Bosnia’s second-largest power utility, ERS, issued a tender this week seeking consultants to advise it on developing a 48-megawatt (MW) wind park in the autonomous Serb Republic to help the landlocked region diversify its energy sources and reduce pollution.
The Hrgud wind park in Berkovici in the former Yugoslav republic’s southeast is due to be fitted with 16 wind turbines, each with a capacity of 3 MW. In 2015, ERS won a 50-year contract to build and operate the site with a €60-million loan from Germany’s state-owned KfW development bank.
The total cost is estimated at €65 million with ERS due to provide the rest of the funding.
Republika Srpska is one of Bosnia’s two post-war autonomous regions and is projected to be connected to the national grid in four years and to generate around 126 gigawatt hours (GWh) of electricity a year.
Consultants are asked to help ERS produce environmental and social impact assessment and management plans.
The selected firm would help acquire land and consult residents.
Meanwhile, 49-MW heating plant in the Bosnian-Serb city of Banja Luka, fired by wood biomass, should become fully operational from February, the municipal government announced.
The city has struggled with heating issues for years.
In November, the EBRD issued a €8.4-million loan to Banja Luka for the plant’s construction by regional company Eko Toplane. The municipal government has an equity stake in the firm.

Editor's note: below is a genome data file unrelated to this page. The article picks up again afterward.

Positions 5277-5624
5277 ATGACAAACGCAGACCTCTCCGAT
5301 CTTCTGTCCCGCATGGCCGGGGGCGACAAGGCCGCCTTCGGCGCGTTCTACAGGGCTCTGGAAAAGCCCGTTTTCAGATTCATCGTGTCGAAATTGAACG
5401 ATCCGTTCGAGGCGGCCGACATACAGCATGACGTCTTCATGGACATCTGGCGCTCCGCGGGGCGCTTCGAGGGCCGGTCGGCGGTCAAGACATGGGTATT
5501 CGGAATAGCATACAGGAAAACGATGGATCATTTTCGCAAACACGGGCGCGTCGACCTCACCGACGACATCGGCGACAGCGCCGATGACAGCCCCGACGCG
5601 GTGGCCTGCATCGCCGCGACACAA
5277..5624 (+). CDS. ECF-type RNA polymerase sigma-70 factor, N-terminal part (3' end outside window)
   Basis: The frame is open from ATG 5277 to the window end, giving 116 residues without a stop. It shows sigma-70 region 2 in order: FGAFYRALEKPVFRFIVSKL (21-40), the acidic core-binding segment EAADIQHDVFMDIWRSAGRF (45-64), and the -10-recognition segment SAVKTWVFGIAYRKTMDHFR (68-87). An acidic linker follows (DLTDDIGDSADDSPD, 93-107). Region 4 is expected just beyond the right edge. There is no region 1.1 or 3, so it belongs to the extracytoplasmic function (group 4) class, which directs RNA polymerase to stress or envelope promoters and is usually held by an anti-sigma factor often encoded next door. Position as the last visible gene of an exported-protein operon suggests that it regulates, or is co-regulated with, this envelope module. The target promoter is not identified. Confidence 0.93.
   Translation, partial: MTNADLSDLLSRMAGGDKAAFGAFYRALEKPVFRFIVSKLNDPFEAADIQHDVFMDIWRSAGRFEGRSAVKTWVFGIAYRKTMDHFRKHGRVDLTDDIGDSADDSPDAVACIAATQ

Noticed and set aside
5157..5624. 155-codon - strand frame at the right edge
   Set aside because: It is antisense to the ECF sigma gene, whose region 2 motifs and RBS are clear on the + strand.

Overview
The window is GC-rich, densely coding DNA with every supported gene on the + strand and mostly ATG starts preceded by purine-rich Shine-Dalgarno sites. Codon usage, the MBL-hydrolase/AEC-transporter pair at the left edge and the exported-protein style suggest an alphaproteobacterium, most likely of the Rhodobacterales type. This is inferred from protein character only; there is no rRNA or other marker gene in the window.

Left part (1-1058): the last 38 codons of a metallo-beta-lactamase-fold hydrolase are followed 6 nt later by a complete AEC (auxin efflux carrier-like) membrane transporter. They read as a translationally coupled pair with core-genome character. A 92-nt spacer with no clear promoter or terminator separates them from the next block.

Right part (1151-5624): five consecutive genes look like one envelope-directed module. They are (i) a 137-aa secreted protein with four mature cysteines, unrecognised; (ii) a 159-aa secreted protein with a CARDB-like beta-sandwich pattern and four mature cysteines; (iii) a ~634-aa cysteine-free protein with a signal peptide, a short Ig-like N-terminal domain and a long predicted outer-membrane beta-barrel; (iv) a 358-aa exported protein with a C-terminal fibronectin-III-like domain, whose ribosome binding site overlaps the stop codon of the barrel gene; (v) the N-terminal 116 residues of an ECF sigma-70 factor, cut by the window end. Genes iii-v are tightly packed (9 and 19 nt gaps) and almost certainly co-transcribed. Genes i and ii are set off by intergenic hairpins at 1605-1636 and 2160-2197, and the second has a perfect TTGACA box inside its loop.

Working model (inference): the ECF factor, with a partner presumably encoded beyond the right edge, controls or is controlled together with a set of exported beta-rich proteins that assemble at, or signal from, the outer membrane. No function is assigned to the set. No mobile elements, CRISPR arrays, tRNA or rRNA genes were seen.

Banja Luka (pictured) is the largest city in the Serb Republic.
Bosnia as a whole generates 40 per cent of its electricity from hydropower and the rest from coal-fired power stations, a legacy of the years of communist rule. It plans to boost the renewable slice to 43 per cent by 2020.
Bosnia is unusual in the Balkans for exporting power, largely because of its hydropower capacity.
The war-torn state’s larger autonomous region, the Bosniak-Croat Federation, has approved three companies’ proposals to start building wind farms with a combined projected capacity of around 138 MW.
The authorities aim to add another 320 MW in wind capacity in Bosnia in the near future.
The Serb Republic’s energy ministry also said it had signed a protocol with the Bosnian-Serb firm Timemedia and Italy’s Goldwater to construct a bio-refinery for cellulosic ethanol in Bosnia’s northeastern region of Semberija.
“We are committed to pursuing a policy that offers numerous incentives to investors and will support the implementation of this important project that encourages investments in the energy sector and the development of economic entities in the Serb Republic,” energy minister Petar Djokic reportedly said.
Cellulosic ethanol comes from inedible vegetation, such as wood, grass and algae, and is used as a biofuel.
Elevated Banja Luka struggles with heating. Picture credit: Wikimedia